Celebrating the "What is a Caregiver" Campaign
On June 25, the Amherst H. Wilder Foundation hosted a celebration thanking community organizations and members for their part in making the What is a Caregiver campaign a successful one. Wilder's Kirsten Johnson, Community Leadership Manager, and Caitlin Marlotte, tpt Next Avenue Manager, reflect on the campaign and look to the future of caregiver services:
Kirsten Johnson: I still remember many of the conversations that were the genesis of our What is a Caregiver awareness campaign. Conversations about why those caregiving for our elders–who we know are struggling, often to the point of chronic illness and depression–weren’t utilizing the services available to support them. What were the barriers? How could we do a better job of reaching out? I remember the initial Start Seeing Caregivers tagline that my colleague proposed. The idea of caregivers as superheroes that one of our collaborators suggested. And I remember the feeling that we were stepping out on a limb, innovating, risk taking, when we proposed to a potential funder that if we truly wanted to transform caregiver services we had to start by raising awareness...in a big way.
Since that time, our collaboratively developed awareness campaign–www.whatisacargiver.org–has resulted in 1.6 million media impressions and over 17,000 visits to the webpage we created to link caregivers to services and support.
The power of our campaign is in its simplicity and focus: increasing caregiver self-identification.
The campaign is designed to help caregivers understand that they while their relationship of son, daughter, brother or wife remains intact – they are now playing a new role, wearing a new hat – they are doing the work of caregiving.
The early conversations we had with our collaborative partners have been amplified and affirmed as we have gone out into the community and asked caregivers what they need. I can honestly say that I have never been at a gathering of caregivers where someone has not said “people don’t know about the support that is out there, the problem is that we need to raise awareness.”
The importance of this work and the impact of our campaign was also affirmed this year when our collaboration received two awards. The first was an Innovation Award presented to us by Aging Services of Minnesota; the second was a national award presented by the Family Caregiver Alliance and the Rosalinde and Arthur Gilbert Foundation for Policy & Advocacy.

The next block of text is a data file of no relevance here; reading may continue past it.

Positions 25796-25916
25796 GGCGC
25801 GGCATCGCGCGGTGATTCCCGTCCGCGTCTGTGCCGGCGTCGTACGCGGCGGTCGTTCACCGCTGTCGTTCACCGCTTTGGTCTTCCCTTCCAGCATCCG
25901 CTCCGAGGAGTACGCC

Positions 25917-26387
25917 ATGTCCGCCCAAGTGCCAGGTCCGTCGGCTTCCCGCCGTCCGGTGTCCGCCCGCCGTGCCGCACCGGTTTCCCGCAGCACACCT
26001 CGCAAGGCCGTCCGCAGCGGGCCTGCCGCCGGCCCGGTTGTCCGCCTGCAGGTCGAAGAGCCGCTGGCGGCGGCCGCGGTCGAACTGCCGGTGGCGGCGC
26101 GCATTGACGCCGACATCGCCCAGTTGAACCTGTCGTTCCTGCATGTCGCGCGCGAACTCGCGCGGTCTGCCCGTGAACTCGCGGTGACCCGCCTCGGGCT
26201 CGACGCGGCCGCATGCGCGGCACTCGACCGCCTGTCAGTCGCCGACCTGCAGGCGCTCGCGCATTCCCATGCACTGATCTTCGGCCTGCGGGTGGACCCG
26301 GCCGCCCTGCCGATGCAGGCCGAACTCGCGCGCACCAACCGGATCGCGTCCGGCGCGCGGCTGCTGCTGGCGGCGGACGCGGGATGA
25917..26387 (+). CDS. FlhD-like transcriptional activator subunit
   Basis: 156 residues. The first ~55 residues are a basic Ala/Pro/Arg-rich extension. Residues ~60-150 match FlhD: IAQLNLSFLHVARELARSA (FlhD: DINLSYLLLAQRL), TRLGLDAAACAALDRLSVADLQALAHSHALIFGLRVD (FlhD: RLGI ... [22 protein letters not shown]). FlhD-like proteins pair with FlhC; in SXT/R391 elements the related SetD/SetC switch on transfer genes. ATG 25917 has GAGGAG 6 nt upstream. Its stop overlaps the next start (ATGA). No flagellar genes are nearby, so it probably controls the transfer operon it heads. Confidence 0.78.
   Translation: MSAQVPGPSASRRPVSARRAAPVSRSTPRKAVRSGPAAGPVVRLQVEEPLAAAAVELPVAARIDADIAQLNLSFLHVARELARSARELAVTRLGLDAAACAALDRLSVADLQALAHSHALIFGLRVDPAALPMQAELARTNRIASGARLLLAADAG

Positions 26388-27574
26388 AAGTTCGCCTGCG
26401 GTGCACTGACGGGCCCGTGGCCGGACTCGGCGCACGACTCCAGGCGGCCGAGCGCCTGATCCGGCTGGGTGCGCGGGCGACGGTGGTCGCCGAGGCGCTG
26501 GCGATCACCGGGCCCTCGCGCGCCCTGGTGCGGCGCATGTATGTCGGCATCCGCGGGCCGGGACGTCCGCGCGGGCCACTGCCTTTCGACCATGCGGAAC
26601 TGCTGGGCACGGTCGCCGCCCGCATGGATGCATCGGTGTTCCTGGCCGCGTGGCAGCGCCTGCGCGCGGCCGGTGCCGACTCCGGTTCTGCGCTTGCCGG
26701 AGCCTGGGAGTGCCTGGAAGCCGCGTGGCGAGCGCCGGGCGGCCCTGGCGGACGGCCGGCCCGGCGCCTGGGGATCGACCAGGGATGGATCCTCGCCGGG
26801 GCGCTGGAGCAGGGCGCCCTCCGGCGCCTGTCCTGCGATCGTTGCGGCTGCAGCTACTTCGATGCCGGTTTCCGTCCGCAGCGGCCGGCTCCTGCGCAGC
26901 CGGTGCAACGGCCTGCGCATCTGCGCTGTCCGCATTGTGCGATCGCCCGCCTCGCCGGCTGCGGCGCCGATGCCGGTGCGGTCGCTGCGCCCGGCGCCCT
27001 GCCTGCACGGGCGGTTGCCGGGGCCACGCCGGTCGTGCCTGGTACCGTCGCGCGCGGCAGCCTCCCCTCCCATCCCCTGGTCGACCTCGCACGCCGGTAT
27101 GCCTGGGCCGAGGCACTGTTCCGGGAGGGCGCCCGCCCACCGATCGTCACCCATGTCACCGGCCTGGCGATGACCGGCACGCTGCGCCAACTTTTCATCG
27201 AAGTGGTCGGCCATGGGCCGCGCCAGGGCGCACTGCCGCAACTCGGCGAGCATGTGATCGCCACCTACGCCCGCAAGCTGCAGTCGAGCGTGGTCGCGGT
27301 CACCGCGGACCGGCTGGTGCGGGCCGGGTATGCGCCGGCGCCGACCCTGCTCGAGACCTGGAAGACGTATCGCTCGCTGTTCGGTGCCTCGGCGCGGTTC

On June 25, we brought together our collaborative partners to celebrate these awards and the impact of the campaign. The enthusiasm, hope and optimism in the room were overwhelming. As we each shared what it has meant to us to be a part of this project, I was reminded that when you build your work through genuine relationships your impact on the real lives of people is inevitable.
And our impact is only growing. Through dissemination of a Tool Kit CD that shares all of the artwork we created for the campaign, partners near and far are using the campaign in their efforts to raise awareness. Minnesota’s ACT on Alzheimer’scollaborative is using the campaign to reach caregivers, as are organizations as far away as Hawaii, Guam and Idaho – like Friends in Action, Boise.
This summer we are thrilled to be working in partnership with the Minnesota Board on Aging, Minnesota’s network of Area Agencies on Aging and tpt to launch a full scale media effort sharing the campaign across Greater Minnesota!
The ever expanding impact of this work is a direct result of collaboration. Our list of collaborative partners continues to grow, but I cannot thank our founding partners enough:
- Alzheimer’s Association of Minnesota/North Dakota
- Metropolitan Caregiver Services Collaborative
- Minnesota Board on Aging – Lifespan Respite Project
Caitlin Marlotte: I’m honored that tpt can be a part of Wilder Foundation’s “What is a Caregiver?” campaign. Together, we’ve been developing a series of interstitials slated to begin appearing on tpt channels this August. In this partnership, tpt plays the role of collaborator and amplifier for a critical and timely message Minnesotans need to hear–that caregiving is a tough job, and we can access community resources and rely on one another to help provide care.
A service of tpt, Next Avenue incorporates in-depth information and new perspectives on caregiving and other topics. To read more, visit nextavenue.org/caregiving.